DOUGLAS OLSON — Freak show #6


Freak show #6



Making the connection

Is there an anti-conservative, pro-liberal bias in the news media? Do bears walk in the woods? Consider the bizarre case of Susan Lindauer, arrested on March 11 for spying for Iraq during the 1990s. Although she had worked as an aide to four far-left Democratic congresspeople — Reps. Zoe Lofgren (Calif.), Peter de Fazio (Ore.), and Ron Wyden (Ore., now a senator), and Sen. Carol Moseley Braun (Ill.) — the Associated Press trumpeted, "Accused Spy Is Cousin of Bush Staffer" in its March 12 headline, citing a very distant connection with White House chief of staff Andrew Card. The four Democrats were mentioned only in passing, in the eighth and ninth paragraphs of the AP story.

Rock against freedom

A German judge has jailed the leader of the rock band Landser. Prosecutors declared the band "criminal," citing albums produced in the United States and other nations (where they are perfectly legal) as containing "racist, nationalistic, and anti-Semitic tirades of hate," and calling for violence against foreigners, Jews, and "people with other political ideas." (Of course, this action makes the judge and prosecutors much guiltier than the band on that last count.) Michael Regener, 38, the songwriter and creative force behind the group, received a 40-month prison sentence; two other band members were given probation after expressing remorse. All were additionally fined and ordered to perform community service.

"This is the first time that a band has been found to be a criminal organization," declared Berlin prosecutor Joachim Lampe, who hailed the verdict as a vital precedent in curbing impermissible speech. The title cut of one Landser CD, "Get the Enemy," advocates the bombing of Israel. Another song glorifies Rudolf Hess, and a third is titled "Grandpa Was a Sturmführer."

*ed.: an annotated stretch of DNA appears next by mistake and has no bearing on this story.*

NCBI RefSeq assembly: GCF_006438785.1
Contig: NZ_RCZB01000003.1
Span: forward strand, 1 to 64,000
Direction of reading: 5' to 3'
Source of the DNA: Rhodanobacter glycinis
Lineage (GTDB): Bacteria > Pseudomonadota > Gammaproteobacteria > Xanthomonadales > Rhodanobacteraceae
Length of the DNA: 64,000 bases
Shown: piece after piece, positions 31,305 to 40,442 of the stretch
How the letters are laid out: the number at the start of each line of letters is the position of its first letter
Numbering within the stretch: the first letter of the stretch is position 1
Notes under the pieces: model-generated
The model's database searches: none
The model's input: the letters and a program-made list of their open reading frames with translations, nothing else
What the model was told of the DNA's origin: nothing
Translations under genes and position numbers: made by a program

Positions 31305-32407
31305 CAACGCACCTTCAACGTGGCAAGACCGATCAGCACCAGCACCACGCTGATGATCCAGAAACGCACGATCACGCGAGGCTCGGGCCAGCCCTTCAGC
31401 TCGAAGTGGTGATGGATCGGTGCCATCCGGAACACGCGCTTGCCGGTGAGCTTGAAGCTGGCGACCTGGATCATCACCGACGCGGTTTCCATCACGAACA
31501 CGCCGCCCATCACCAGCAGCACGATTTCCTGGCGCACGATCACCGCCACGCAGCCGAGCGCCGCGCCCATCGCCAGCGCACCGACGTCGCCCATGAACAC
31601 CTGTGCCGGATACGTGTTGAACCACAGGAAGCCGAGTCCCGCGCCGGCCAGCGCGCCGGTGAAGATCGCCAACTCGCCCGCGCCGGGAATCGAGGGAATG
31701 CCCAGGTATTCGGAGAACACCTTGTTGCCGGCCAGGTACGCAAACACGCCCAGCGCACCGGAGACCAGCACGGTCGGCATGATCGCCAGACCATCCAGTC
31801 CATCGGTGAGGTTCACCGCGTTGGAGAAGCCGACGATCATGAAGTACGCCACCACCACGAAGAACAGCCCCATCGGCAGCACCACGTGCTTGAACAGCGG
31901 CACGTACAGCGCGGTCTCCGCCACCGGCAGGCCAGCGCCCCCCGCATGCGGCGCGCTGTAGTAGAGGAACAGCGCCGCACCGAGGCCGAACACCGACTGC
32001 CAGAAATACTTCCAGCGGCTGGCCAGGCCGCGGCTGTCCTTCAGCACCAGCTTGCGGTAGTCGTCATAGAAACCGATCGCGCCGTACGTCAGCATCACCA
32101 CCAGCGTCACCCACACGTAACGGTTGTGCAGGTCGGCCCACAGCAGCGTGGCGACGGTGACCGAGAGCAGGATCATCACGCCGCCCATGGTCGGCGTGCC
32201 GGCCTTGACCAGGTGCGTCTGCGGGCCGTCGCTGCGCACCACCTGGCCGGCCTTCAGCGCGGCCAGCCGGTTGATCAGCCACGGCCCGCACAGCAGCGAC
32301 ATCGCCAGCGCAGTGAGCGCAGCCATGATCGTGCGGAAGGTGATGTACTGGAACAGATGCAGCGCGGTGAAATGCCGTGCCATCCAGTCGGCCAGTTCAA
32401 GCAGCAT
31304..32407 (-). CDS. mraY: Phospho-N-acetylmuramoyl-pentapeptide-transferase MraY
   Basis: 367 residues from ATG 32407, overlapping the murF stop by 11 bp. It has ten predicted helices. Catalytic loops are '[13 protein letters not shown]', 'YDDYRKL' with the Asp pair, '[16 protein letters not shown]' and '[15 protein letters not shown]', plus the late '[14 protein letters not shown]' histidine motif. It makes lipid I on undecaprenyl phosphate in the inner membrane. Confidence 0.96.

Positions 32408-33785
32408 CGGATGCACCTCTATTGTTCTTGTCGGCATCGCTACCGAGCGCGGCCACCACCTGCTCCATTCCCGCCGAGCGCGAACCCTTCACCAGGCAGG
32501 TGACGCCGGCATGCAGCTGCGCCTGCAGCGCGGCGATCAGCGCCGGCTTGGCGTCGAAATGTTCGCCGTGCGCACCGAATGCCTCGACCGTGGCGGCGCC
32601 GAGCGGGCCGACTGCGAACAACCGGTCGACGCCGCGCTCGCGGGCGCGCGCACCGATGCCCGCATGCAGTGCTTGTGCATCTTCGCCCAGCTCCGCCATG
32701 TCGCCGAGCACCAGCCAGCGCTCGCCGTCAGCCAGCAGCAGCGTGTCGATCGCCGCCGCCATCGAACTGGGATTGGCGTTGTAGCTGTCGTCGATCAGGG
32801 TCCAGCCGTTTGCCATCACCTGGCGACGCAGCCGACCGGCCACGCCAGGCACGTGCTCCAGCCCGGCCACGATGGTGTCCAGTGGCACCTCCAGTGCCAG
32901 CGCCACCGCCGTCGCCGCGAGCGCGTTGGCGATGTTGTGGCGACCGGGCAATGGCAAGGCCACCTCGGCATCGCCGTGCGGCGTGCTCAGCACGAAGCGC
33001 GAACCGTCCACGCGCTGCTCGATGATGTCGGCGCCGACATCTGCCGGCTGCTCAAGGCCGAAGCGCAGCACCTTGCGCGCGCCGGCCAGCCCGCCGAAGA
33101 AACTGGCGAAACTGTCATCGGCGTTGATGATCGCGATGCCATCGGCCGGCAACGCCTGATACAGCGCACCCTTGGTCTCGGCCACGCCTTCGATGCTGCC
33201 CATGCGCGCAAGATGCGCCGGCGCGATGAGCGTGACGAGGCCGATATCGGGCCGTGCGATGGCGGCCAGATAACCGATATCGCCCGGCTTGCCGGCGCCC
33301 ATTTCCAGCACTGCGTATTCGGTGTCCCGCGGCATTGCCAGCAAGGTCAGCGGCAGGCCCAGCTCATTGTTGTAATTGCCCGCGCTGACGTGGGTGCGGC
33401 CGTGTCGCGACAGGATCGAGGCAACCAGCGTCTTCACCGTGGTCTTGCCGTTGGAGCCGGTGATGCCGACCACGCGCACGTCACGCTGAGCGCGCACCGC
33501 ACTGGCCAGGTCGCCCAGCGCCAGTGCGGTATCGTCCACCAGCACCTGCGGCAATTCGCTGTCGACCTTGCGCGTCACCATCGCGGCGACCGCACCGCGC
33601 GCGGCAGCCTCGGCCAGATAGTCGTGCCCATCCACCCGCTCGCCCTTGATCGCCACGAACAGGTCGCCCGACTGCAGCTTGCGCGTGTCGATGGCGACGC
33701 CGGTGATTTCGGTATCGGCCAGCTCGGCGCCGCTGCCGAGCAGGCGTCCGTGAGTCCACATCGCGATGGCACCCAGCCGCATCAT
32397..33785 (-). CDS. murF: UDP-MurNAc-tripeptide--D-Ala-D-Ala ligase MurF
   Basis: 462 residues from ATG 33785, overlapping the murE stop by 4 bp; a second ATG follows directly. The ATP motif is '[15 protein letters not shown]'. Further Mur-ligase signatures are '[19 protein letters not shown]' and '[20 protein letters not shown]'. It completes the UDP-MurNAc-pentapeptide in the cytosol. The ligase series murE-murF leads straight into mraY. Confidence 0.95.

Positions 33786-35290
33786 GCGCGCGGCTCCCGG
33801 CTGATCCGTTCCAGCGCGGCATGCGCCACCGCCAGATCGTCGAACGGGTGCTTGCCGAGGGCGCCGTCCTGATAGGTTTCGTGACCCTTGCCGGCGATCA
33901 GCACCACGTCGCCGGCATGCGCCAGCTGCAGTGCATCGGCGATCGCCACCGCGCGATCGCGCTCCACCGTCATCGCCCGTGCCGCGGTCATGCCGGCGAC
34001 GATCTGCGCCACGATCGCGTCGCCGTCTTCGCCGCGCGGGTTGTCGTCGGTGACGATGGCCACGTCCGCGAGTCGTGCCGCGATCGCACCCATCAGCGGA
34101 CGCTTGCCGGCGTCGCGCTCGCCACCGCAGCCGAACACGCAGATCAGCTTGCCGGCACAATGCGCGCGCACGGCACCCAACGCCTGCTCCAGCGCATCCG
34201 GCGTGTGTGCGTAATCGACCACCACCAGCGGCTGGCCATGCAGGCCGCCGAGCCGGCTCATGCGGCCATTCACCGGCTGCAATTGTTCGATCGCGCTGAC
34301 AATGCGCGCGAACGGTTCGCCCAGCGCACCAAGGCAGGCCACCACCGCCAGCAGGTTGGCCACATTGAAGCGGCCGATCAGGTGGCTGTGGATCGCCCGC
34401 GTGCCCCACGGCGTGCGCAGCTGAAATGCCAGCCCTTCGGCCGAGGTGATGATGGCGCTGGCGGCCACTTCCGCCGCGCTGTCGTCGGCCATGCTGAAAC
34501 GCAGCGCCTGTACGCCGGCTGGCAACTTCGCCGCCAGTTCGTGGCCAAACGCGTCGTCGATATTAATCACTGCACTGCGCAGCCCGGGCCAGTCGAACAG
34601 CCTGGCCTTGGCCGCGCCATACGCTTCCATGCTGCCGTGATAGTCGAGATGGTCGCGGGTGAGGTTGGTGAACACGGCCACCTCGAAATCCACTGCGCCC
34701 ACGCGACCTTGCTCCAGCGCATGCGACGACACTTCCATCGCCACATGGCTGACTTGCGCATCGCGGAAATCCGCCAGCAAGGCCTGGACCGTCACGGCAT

Some "hate" is more equal

In response to Hispanic students' anti-white comments during a Dia de la Raza (Day of the Race) celebration last October, a math professor at Arizona's Glendale Community College sent e-mails promoting "the superiority of Western civilization," stating that ethnic groups should be assimilated and observing that some activists use "ethnic pride" as justification for separatism. For his intolerance of Hispanic intolerance, Prof. Walter Kehowski has been condemned as a "bigot" by his college's administration. Now state Rep. Steve Gallardo (D), not exactly an honest broker in this particular argument, has introduced legislation to ban the use of college computers to send messages "considered offensive or inflammatory toward minorities." Majorities, apparently, would remain fair game.

Claiming to treasure intellectual liberty, Gallardo denies that "hate" is protected under the Constitution — except anti-white "hate," it appears.

Just a little justice